My time on Tor

By Enda Crowley on October 8th, 2013

Another week and another Guardian leak about those pesky agents in GCHQ and the NSA trying to intercept data in the hopes of stopping terrorism and fighting crime. Their latest target? Tor, which stands for The Onion Router and is a way of anonymising your internet traffic by routing it through other users’ internet connections.

This latest story follows the FBI shut-down of massive deep web market-place The Silk Road, which was known to most as the de facto place to buy drugs online with ease. The Road was home to a dedicated and vibrant community of narcotics dealers and users from all over the world.

The Guardian argues that Tor is “relied upon by journalists, activitists and campaigners… to maintain the privacy of their communications” and place emphasis on its “importance to dissidents and human rights organisations”, barely mentioning the alternate and much more popular uses for Tor.

I spent some time browsing the deep web, hoping to meet the dissidents and whistleblowers who were making the world a better and safer place for the rest of us.

There’s no Google for the deep web, but a good starting point is the (not so) Hidden Wiki. While the takedown of Freedom Hosting earlier this year has knocked out quite a large number of communities and sites revolving around child sex abuse, you don’t have to look hard to find links to working communities.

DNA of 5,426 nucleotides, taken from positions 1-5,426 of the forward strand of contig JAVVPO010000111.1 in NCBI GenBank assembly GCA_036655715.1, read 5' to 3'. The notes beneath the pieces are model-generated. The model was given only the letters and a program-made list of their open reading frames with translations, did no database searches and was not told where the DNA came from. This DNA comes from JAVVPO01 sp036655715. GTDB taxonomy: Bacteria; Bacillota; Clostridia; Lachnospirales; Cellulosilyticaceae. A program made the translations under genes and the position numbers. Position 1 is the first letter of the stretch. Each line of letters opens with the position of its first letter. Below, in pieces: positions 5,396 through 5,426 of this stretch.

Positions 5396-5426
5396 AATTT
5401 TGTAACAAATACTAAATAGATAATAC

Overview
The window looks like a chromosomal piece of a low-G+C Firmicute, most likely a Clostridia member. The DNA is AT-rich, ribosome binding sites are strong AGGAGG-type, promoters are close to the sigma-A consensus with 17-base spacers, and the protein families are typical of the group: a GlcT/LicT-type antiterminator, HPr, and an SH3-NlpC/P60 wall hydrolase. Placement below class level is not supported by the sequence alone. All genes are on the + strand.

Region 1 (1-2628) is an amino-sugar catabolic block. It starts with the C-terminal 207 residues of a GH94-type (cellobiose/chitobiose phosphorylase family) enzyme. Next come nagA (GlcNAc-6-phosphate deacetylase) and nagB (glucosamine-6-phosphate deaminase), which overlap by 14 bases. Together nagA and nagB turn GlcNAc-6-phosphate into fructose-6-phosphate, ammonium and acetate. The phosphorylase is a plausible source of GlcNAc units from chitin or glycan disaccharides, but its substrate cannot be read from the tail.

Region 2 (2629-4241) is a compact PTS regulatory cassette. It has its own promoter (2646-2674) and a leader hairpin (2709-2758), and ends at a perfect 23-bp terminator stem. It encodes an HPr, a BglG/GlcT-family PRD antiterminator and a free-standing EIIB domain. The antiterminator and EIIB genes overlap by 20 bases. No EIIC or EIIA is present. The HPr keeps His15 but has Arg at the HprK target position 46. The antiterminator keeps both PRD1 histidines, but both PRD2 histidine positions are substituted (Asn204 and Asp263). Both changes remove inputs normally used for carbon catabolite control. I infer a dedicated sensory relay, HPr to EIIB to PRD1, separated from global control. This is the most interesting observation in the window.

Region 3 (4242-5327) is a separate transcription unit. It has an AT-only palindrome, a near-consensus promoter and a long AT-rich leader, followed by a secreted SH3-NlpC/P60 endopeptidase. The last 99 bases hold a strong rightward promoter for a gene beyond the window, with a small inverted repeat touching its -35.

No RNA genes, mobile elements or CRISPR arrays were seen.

More appalling still is how blasé these people are about it.

Screen Shot 2013-10-08 at 11.00.43

If that’s not your thing, you can head elsewhere and fund the Islamic movement in the Western World. It’s super easy and super anonymous.

Screen Shot 2013-10-05 at 16.57.38

My most interesting find was a sort of Kickstarter for assassinations. I doubt this is anything more than an elaborate way to make some Bitcoin, but you can nominate a candidate and donate towards the bounty. The highest so far is Ben Bernanke, chairman of the Federal Reserve at a whopping 120BTC or roughly US$11,500.

Screen Shot 2013-10-05 at 16.51.34

The argument that you’ll hear from the Electronic Frontier Foundation and the Guardian is that Tor is essential for our freedom. (Unlike the press, apparently, which the latter is desperate to muzzle.)

Tor grants people access to disgusting and illegal material, allows for the funding of terrorism and purchase of practically anything more easily than it ever should be. Add that to the fact that journalists and whistleblowers can, and should, use PGP to encrypt their data without having to promote this disgusting underbelly of the internet.

Anonymity and lack of accountability allow for the very worst in society to thrive.